No-fault insurance companies typically request that persons injured in a Michigan auto accident undergo what is called an independent medical exam (“IME”).
The No-Fault Act specifically allows for this independent medical examination after a car crash victim files a claim for Michigan no-fault benefits. The law says that, when the mental or physical condition of the claimant (the accident victim) is at issue, the insurance carrier can request that the person be examined by an “independent” physician. The law also says the insurer’s right to conduct the exam must be “reasonable.”
However, various concerns surround these independent medical exams.
Independent Medical Exam Results Usually Favor The Insurer
If you’ve been injured in a Michigan car accident and are asked by your no-fault insurer to undergo an independent medical exam, keep these things in mind.
- The examination will be conducted by a doctor who is hired by the no-fault insurance company.
- The insurance company can send you to any doctor it chooses, including a physician with little or no experience handling the type of injury that you’ve suffered.
- There is little regulation over independent medical exams.
- There are no qualification requirements for physicians who perform independent medical exams.
Another critical thing to remember is this: the opinion of a doctor who performs an independent medical exam is frequently biased in favor of the insurance company. Why? Because the physicians who conduct these exams are usually closely aligned with the insurance industry. In fact, some IME doctors do not practice medicine and, instead, have chosen to earn a living by working for insurance companies.
Do Not Ignore An Independent Medical Exam Notice
If you receive a notice from your no-fault insurance company that an independent medical exam has been scheduled, do not ignore it. If you fail to appear at the scheduled exam without justification, your claim for no-fault PIP benefits will be jeopardized.
If you’ve been notified that you need to undergo an independent medical exam, you should be prepared to explain: 1) your medical history, including any pre-existing conditions; 2) your auto accident injuries and how they happened; and 3) what symptoms keep you from working/keep you from participating in certain daily activities.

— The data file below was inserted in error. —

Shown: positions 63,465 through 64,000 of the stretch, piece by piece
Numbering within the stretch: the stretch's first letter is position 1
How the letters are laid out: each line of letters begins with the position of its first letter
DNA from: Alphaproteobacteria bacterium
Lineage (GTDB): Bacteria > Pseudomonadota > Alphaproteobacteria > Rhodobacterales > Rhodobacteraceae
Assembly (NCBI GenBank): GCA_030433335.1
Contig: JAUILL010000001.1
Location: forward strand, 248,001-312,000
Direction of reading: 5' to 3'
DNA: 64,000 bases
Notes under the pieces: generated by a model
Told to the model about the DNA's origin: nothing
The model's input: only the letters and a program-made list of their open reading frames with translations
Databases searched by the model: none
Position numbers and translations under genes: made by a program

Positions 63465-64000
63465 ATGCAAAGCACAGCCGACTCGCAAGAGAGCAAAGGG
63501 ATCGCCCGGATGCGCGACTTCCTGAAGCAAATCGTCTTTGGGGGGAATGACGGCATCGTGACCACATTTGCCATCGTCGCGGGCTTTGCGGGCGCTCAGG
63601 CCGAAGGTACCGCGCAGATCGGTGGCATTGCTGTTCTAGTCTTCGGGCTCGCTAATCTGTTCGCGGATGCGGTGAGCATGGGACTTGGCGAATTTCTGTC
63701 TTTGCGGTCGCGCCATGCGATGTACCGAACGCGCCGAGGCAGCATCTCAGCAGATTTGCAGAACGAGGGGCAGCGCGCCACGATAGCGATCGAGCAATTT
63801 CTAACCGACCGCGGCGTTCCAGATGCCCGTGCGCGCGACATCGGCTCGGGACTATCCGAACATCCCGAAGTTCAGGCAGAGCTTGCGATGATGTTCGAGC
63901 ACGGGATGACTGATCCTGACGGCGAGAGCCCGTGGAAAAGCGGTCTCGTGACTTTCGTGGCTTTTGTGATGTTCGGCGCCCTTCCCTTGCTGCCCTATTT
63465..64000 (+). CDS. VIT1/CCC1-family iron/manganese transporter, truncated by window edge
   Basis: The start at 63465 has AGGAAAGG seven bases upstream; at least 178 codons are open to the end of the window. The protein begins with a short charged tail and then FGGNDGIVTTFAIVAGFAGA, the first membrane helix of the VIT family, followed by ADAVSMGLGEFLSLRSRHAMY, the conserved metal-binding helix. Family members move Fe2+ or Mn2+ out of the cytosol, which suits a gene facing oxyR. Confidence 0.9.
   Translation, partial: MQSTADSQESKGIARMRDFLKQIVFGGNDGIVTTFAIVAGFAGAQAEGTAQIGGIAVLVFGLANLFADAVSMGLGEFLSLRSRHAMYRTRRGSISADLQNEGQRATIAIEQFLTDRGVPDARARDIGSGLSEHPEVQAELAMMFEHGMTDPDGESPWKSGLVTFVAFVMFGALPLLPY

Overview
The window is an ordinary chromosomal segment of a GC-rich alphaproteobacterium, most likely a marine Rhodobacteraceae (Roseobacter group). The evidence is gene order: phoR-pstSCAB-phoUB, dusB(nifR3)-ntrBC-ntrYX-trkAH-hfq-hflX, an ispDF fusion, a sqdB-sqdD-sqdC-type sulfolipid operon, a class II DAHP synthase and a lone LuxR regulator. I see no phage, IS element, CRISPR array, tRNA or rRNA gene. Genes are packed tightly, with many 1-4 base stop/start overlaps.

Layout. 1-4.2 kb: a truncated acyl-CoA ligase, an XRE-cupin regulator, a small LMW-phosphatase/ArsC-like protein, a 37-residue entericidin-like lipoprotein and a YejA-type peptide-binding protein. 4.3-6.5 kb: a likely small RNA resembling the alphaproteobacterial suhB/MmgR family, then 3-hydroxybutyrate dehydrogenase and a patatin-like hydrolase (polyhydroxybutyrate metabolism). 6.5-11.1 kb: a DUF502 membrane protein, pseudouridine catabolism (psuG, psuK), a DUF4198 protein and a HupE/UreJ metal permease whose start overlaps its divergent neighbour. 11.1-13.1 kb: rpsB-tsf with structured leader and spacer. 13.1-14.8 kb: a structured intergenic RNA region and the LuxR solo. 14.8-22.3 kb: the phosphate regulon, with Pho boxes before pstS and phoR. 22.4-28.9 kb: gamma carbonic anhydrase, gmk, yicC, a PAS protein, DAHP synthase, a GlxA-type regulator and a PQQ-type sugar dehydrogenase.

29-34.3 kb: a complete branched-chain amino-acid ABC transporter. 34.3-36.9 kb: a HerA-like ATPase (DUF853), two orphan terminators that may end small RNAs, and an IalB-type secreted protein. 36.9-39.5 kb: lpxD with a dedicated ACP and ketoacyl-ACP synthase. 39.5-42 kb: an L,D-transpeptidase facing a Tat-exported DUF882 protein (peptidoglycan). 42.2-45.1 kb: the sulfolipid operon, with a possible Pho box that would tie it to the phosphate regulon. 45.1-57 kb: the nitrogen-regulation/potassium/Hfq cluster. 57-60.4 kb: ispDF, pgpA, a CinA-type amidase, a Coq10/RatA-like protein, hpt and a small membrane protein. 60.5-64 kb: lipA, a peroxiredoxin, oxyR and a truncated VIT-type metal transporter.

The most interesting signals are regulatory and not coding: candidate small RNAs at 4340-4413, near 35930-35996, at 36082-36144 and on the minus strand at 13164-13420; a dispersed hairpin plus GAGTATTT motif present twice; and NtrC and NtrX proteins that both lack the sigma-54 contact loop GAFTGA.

After an independent medical exam has been conducted, a report will be issued setting forth the IME doctor’s opinion. While this report will frequently favor the insurance company, you have the right to request a copy of it.
Also, keep in mind that the doctor who performed the exam will not provide you any further treatment. Rather, the IME doctor will simply issue the report for the insurance company.
Independent Medical Exams Are Often A Delay Tactic
Unfortunately, insurance companies frequently use independent medical exams as a way to delay the payment of no-fault benefits. In turn, this also delays the crash victim’s recovery.
In fact, even if you were receiving no-fault benefits before the independent medical exam was conducted, the examination may result in benefits being cut off, until the dispute is resolved.
Meanwhile, keep in mind that it’s not uncommon for the IME doctor’s report to contradict the findings and diagnosis of your own physician. If this happens, you can present evidence from your own treating doctor, challenging the IME doctor’s report.
When it comes to independent medical exams, Michigan residents deserve better than what is currently being offered. Auto accident victims should be evaluated by doctors who actually treat patients, and not doctors who earn a living performing exams for insurance companies.
In this video, Grand Rapids auto accident attorney Tom Sinas talks about independent medical exams.
If you’ve been injured in a crash and have questions about your independent medical exam or no-fault benefits, our Lansing auto accident attorneys and Grand Rapids car accident lawyers are here to help. Contact us today for a free initial consultation.